Vegas Protests against the government of Dina Polwart It was reactivated Wednesday in Peru with its epicenter in Lima and reverberations across much of the country. According to the Office of the Ombudsman, there were marches in 59 provinces and roadblocks in 64, which accounted for 32.7% of the districts nationwide. However, the Ministry of the Interior reported that as of the early hours of the afternoon, 21,000 people were mobilized across Peru and no more than 1,500 in the capital. The official figures contradicted the massive deployment of security forces and the mobilization seen in the streets of the capital to demand the resignation of the president and achieve electoral progress. Four months after a long wave of protests rocked Peru between December and March, demonstrators took advantage of the occasion to artfully express their discontent.
In Plaza San Martín, one of the focus places of the so-called Third Conquest of Lima, a flesh-and-blood Barbie emerged on Wednesday that the American company Mattel would never have thought of: on the eve of the world premiere of the film about The iconic doll a Cosplayer I embodied the “Barbie dictator,” a reference to the suppression of protests by our CEO Polwart, who took power in December from Pedro Castillo after his failed coup attempt. Students from the School of Fine Arts designed a two-meter-tall box of pink cardboard with three captions: “Certificate of Impunity”, marked “Matein” and “Includes Dum Dum Bullets and Tear Gas Canisters”. This last memo referred to a statement by Boulwart about the killing of eighteen civilians in Juliaca last January. According to the president, they were both killed after being shot with “a homemade weapon called a dum-dum” which the authorities attributed to Bolivian paramilitary forces. This thesis has not been proven. The giant package was made with the intention of getting every citizen in during the rally. But at one point, a woman wearing heart-shaped glasses and a presidential ribbon held a toy gun inside her, and the photo flooded social media.
Concentration began at four in the afternoon in the Plaza dos de Mayo. The bulk of the demonstration was made up of Peruvians from the regions – especially those in the southern highlands – who endured an epic journey to reach the historic center on Wednesday. For example, the Aymara delegation from Puno faced four police interventions until they reached Lima. The executive branch ordered comprehensive surveillance of all vehicles heading to the capital. College students, labor unions, feminist groups, LGTBI, religious fraternities, and even pensioners and seniors’ associations were also in attendance.
The banners of the struggle, as on other occasions, were not similar, although they all agreed on the departure of Dina Boulwart from power and the advancement of general elections, a scenario that the president completely ruled out last June. The demand that generates the most divisions and conflicts is the demand the release of former President Castillo, Who is being held in Barbadillo Prison with two sentences of preventive detention. One for being the alleged leader of a criminal organization and the other for rebellion after his attempted coup last December. “People left Castillo alone, Cholo like us,” said a leader several times with a speaker heard in the Plaza dos de Mayo. In that space were placed two cardboard coffins bearing the names of 49 civilians who died as a result of the regime forces’ repression.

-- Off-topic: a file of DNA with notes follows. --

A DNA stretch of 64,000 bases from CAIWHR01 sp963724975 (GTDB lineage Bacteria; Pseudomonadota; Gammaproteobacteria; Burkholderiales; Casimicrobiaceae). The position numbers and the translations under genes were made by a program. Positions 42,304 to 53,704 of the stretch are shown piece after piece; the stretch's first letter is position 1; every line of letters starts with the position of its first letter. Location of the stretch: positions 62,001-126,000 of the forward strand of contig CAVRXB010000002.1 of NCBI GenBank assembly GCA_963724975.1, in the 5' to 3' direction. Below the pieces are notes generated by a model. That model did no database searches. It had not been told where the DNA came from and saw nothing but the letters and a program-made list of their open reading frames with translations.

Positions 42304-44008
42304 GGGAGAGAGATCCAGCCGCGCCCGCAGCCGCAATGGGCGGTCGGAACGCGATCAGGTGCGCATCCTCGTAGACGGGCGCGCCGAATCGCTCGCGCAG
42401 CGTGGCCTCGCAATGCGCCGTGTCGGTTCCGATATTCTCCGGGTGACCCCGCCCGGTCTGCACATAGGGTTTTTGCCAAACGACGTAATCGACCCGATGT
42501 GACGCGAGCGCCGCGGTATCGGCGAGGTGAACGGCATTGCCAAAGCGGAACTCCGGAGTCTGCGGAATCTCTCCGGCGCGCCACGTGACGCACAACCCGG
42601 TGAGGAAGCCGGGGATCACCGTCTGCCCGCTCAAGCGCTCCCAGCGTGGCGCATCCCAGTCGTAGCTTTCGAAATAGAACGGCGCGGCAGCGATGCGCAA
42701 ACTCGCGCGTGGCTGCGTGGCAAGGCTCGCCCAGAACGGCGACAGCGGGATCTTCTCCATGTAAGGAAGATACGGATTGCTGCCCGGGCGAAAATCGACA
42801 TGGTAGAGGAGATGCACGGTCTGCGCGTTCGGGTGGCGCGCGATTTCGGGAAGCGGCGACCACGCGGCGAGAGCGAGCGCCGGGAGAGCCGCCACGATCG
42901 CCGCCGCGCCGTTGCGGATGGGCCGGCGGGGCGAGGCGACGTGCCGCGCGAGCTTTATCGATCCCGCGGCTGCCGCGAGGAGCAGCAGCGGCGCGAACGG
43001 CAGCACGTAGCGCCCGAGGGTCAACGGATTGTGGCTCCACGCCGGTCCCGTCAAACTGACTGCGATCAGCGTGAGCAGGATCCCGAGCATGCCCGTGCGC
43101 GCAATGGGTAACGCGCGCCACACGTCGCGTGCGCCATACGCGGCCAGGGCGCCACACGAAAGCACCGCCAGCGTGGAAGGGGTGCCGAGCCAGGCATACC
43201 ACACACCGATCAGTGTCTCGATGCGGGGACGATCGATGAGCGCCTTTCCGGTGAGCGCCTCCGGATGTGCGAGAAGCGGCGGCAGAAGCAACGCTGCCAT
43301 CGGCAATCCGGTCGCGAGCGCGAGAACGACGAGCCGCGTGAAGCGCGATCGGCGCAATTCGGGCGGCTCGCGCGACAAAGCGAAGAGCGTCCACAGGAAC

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Even a group from the Tacna region in the south demanded his release Betsy Chavez, the last president of Castillo’s cabinet, is also behind bars after being sentenced to 18 months of preventive confinement last month for being considered a co-author of the country teacher’s self-coup. The truth is that there were those who took to the streets knowing that they would go hand in hand with slogans that were not theirs. But they were not the expected majority.
In contrast to the mobilizations in the first quarter of Bulwart, this time the police officers allowed civilians to reach the Congress of the Republic, on Abankay Street, shortly after 6 p.m. However, they then reinforced the police cordon and began firing volleys of tear gas until the crowd retreated. According to the Board of Grievances, eight were injured, six civilians and two police officers, including a freelance photographer.
In the interior of the country, the highlight of the day was the confrontation between agents and civilians in the Plaza de Armas in Huancavelica, in the center of the country, as well as the burning of a cardboard coffin in front of the province. From the aforementioned region. The Peruvian Highlands and the capture of the students of the National University of Cajamarca. Thus concludes the first day of a new chapter of social upheaval in Peru.